Oddments -- Scientists in the international collaboration Essence propose that "dark energy," an undetectable energy that may be responsible for the increase in the acceleration of this universe, may be explained by a quantum mechanical interpretation of Einstein's proposed "cosmological constant." And they say they have measured the dark power to within 10 percent.
Dark energy, originally proposed by Dutch scientist Hendrick Casimir in 1948, considered that photons spontaneously appearing in space could drive tiny microelectromechanical system plates together. It's called the Casimir force and has already been measured by at least two researchers. It's also known as "zero point" energy, that magical event that pulls energy from nowhere. (Arthur Clarke and physicist Stephen Baxter have written a novel, The Light of Other Days, in which the Force is used to produce microscopic wormholes on demand that can look anywhere in the universe, including backwards in time.)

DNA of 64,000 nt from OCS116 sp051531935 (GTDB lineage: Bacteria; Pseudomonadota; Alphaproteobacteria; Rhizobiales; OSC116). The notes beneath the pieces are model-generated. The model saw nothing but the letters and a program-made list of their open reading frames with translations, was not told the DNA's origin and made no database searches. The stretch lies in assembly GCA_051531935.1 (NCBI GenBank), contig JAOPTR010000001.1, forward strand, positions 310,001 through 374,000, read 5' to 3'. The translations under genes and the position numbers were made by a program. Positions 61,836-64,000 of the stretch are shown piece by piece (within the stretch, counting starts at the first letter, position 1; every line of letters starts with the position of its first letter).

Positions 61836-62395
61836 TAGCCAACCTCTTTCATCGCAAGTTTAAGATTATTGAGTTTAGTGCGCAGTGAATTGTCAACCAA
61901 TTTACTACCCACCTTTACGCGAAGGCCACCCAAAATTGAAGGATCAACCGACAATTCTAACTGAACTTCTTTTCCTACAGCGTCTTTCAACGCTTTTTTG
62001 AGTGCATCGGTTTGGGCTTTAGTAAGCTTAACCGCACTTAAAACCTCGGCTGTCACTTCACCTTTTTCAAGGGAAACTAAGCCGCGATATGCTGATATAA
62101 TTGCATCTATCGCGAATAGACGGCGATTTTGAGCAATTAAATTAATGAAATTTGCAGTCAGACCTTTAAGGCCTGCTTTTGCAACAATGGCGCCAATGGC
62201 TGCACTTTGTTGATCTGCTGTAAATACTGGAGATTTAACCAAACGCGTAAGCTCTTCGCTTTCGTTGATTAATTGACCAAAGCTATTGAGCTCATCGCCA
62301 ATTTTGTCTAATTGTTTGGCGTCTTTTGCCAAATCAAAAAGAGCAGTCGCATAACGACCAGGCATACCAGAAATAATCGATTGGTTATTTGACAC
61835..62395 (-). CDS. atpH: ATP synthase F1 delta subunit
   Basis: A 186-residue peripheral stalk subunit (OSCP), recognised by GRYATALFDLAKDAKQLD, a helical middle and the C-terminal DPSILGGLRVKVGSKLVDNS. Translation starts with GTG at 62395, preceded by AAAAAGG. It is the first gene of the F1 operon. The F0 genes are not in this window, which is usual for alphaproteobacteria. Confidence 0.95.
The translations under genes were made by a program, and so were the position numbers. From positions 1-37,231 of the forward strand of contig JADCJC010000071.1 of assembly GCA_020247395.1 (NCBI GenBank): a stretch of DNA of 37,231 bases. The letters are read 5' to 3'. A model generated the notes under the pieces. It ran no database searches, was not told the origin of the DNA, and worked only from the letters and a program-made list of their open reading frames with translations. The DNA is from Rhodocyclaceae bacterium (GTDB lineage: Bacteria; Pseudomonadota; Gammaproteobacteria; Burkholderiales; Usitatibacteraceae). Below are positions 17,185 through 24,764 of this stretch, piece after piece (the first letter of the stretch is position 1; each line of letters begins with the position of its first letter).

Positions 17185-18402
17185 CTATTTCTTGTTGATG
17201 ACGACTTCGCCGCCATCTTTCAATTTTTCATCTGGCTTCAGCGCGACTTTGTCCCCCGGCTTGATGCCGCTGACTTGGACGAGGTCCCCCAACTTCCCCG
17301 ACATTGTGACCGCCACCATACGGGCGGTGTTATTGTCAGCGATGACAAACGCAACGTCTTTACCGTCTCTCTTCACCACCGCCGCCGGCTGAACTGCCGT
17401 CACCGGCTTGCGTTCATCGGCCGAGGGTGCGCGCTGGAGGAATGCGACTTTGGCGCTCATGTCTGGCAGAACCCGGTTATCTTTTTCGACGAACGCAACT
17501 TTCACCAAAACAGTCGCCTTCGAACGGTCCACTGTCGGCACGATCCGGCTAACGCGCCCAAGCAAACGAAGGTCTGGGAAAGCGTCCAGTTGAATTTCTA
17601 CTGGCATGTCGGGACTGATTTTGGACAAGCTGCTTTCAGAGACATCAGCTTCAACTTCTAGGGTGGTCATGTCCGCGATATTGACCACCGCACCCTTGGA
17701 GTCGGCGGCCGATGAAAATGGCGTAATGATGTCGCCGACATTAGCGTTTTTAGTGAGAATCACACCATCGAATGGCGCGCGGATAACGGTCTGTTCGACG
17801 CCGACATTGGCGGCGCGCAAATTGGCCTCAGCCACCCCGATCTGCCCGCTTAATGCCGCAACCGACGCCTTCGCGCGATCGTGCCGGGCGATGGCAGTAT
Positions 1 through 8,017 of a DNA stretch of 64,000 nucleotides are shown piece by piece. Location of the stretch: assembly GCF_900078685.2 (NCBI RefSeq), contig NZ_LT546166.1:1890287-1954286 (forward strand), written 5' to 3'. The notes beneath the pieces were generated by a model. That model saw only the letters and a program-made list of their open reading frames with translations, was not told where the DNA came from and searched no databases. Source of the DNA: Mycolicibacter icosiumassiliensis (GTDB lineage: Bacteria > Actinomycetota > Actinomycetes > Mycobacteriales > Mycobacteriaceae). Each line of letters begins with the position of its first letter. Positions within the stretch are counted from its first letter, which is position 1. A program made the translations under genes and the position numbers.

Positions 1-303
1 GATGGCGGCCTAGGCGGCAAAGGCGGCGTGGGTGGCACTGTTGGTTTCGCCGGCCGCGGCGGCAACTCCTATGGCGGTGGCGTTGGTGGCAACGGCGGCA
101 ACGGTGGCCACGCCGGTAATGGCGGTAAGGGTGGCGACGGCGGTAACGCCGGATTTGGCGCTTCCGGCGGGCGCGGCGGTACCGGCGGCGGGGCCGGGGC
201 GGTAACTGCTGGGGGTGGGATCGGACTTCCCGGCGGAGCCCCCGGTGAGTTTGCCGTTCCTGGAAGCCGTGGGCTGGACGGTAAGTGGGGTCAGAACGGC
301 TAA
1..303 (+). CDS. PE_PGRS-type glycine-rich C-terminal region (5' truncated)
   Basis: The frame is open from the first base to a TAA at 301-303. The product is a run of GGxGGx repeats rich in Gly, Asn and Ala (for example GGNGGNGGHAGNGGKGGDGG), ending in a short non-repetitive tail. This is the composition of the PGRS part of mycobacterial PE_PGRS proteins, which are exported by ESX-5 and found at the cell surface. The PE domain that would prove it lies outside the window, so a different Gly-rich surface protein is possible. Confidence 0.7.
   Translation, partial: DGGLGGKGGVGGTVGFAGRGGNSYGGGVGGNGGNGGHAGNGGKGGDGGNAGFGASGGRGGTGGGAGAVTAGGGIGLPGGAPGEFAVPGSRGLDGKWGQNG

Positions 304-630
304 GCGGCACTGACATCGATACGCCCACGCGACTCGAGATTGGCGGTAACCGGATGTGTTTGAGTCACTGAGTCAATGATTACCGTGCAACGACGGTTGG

The Essence team measured these tiny forces with data from 60 of the oldest galaxies in the universe and concluded that:
dark energy is the pressure exerted by empty space. From a quantum mechanical perspective, empty space is unstable. According to statistics, photons and subatomic particles pop into the vacuum of space in a way that shows that "empty" is only an approximation: Space actually comprises a statistical soup of particles and antiparticles that are in a constant state of creation.
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